One of the things that complicates the design process, is when a client’s expectations slowly begin to grow outside of the agreed project brief. Whilst this is a common thing, by no means should it happen repeatedly. The more work you expect, the longer it will take, meaning the longer you’ll have to wait and the more you’ll have to pay… Whilst it’s an easy trap to fall into, make sure you 100% with all the design work proposed in the brief. This will include proposed timelines, costs, and when the project will be completely finished. Teams will co-ordinate with each other internally about the stages of the project. Then, as the client, you’ll be liaised with updates on your project. The planning for the client is just as important as the plan for the team working on the site. Designers and Developers will discuss the project, including how long it will take. This is to ensure the project runs smoothly, from start to finish. And, to make sure that you, the client, is happy with the end result. Therefore, most agencies will have you sign off every stage, to make sure there is no confusion throughout the project. So that you’re happy with the proposed work and can agree to it at every stage. Or, if there’s something not to your liking, you can inform the team and they can come up with something different. Just remember the limitations of the project, before you sign and finalise the brief, take some time to consider if it has everything you want.
Next, comes structuring your site. Site architecture outlines the workings of all your website. How it all connects and where everything goes. This visual display, makes sure than all the key pages of your website are considered – everything from contact pages to subpages, they are all outlined in the sitemap. Think of these as the blue prints to your site. It will show how everything connects and makes sure everything is there. How your site is navigated is an essential part of good web design, so designers will make sure that they plan out your sitemap perfectly.
Once the site map is complete, and the architecture of the site is understood, then comes the design stage. This is when you’ll first get to see your designs on paper (or PDF). Visual style is one of the most important stages in the whole process. It’s how your site looks and feels; does it give off the right impression? This is where your brand meets your sitemap and brief, it has to match up to your needs and how you imagine it too. You’ll also be able to see designs for both mobile and other handheld devices too. This is one of the stages where you’ll have to most input. If designs are not to your liking, you can say. Web designers won’t take it personally, they just know that different clients want different things. The key is to let your designer know what you’re looking for. There’s nothing more painful for designers than being told that a client ‘doesn’t like a design’ – with no feedback what so ever. So, communicate what you want, and a web designer will be able to reflect it back for you.
Now that all the designs have been signed off, it’s time for the development of the website. Which means different things for both parties. The agency will begin building the HTML, CSS and CMS, (a lot of technical jargon). But for you, it’s time to create the copy for your website. So, all the content you want to appear on your site. Text, video, images and even audio if need be. Gathering it all together so that your web design agency can build it into your new site. This is where you’ll finally be able to see the site on a screen – where it will, hopefully, be fully operational.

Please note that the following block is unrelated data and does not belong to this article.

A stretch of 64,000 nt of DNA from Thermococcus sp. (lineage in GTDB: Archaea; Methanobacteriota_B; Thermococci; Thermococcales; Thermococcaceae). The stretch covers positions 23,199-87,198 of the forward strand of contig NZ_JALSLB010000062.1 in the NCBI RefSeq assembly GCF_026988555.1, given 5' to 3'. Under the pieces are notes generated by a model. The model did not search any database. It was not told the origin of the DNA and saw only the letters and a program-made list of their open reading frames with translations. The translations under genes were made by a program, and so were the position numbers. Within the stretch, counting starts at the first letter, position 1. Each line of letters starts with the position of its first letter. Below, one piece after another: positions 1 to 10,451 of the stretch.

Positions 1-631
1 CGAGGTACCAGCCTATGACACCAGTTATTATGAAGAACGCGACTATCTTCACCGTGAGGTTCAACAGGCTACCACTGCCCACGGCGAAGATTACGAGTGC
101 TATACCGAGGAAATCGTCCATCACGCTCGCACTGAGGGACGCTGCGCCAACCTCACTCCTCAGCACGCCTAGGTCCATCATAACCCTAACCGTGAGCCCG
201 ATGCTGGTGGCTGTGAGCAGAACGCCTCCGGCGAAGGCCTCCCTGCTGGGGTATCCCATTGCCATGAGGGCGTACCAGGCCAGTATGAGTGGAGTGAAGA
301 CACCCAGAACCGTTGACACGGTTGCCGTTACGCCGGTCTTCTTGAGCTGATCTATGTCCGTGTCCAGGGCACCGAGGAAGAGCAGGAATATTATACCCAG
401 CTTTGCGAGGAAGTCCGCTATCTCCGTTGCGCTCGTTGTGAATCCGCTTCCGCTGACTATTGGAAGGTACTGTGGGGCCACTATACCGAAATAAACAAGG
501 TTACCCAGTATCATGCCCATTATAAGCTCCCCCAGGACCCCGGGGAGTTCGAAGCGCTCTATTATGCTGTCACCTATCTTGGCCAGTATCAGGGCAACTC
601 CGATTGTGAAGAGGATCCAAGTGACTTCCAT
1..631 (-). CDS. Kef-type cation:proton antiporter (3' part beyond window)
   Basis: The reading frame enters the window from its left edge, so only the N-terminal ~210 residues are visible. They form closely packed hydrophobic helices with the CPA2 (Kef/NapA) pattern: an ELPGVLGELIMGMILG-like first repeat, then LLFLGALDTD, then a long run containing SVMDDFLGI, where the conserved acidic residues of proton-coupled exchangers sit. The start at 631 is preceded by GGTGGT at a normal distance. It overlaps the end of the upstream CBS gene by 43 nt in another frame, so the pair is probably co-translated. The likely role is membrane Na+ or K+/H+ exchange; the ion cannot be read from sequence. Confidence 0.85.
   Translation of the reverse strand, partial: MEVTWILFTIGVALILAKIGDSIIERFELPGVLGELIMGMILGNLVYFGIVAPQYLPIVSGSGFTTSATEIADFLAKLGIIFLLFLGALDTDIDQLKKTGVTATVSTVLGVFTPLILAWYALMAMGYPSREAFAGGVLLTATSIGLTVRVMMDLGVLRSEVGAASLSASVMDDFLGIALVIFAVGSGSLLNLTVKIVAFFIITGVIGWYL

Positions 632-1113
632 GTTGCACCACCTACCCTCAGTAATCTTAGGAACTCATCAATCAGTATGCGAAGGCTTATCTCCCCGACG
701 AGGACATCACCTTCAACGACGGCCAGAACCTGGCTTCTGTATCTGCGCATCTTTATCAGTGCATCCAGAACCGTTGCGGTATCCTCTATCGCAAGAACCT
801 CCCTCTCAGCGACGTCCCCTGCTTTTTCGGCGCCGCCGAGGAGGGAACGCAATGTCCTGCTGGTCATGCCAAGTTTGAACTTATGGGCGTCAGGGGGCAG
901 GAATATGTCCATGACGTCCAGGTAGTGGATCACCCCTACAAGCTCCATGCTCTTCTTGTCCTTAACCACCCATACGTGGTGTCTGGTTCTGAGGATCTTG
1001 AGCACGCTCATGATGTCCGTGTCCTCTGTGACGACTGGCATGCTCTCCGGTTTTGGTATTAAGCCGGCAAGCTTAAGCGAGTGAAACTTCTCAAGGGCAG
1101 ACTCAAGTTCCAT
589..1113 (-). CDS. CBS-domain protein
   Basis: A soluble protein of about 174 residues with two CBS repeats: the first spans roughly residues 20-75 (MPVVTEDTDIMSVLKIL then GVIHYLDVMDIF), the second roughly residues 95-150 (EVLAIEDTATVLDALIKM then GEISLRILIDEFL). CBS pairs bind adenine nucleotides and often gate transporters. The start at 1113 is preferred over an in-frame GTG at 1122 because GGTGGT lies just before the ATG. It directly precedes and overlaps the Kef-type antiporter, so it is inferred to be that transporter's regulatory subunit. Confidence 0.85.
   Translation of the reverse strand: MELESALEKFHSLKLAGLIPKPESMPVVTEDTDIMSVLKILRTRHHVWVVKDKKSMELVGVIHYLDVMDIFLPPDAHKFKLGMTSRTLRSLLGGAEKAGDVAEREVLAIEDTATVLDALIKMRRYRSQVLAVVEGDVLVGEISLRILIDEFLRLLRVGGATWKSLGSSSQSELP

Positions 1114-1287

Now, comes testing your site. You’ll be able to view this on a test link, before the site is ‘published’ and goes live. For the designers and developers, it will be to make sure everything works as it should. All the links and pages are set up correctly, with the correct content and other media built into it. The pages will work, be functional and the design will fit into the build. This is a chance to see how great it looks, and how well it works too. Testing allows designers to check that the site works well on all platforms, like different browsers and devices. If a website doesn’t work as it should, then that can be bad for business. Nothing will put off visitors more than a site that doesn’t work as it should. Testing is essential, and it’s the final stage before your site is launched to the masses.
- Site Launch
Your site is now finished, and ready to go live! But, this isn’t the end. No, you’ll need to constantly be on the ball – updating your content and media where and when appropriate. This is a great time to take on feedback from users and visitors to your website. You’ll be able to hear what they do like or don’t about the site. So, you can make any changes you need to before completing the process entirely.
No site can be left to its own devices, it needs to be treated and maintained in order for it to continue working well. The front end of the design may be complete, but the back end is where all the magic of the site works. So, it’s important to maintain it and keep it working. Having a good quality, well-designed website is invaluable for business and for a client’s user base. The better your site looks, the more visitors it attracts. The better it looks, the more that will stay and look around.
Now that you better understand the design process, you know what to expect when you’re expecting a new website. Website design is a process that takes time and patience from both parties involved. Hence, you need to ensure you’ve done enough research before choosing your web designer. You could start your search by looking online on sites such as White Peak (https://whitepeak.io/reno-web-design/) and other similar websites.
Remember, it’s your money you’re investing. So, make sure you pick the right agency at the best price. Whilst cheaper may be better for your wallet, it’s not better for your site. The best websites don’t cost a fortune, but they won’t be cheap. Be prepared to invest in the future of your website. The right agency can create a beautiful website, that fits all of your needs.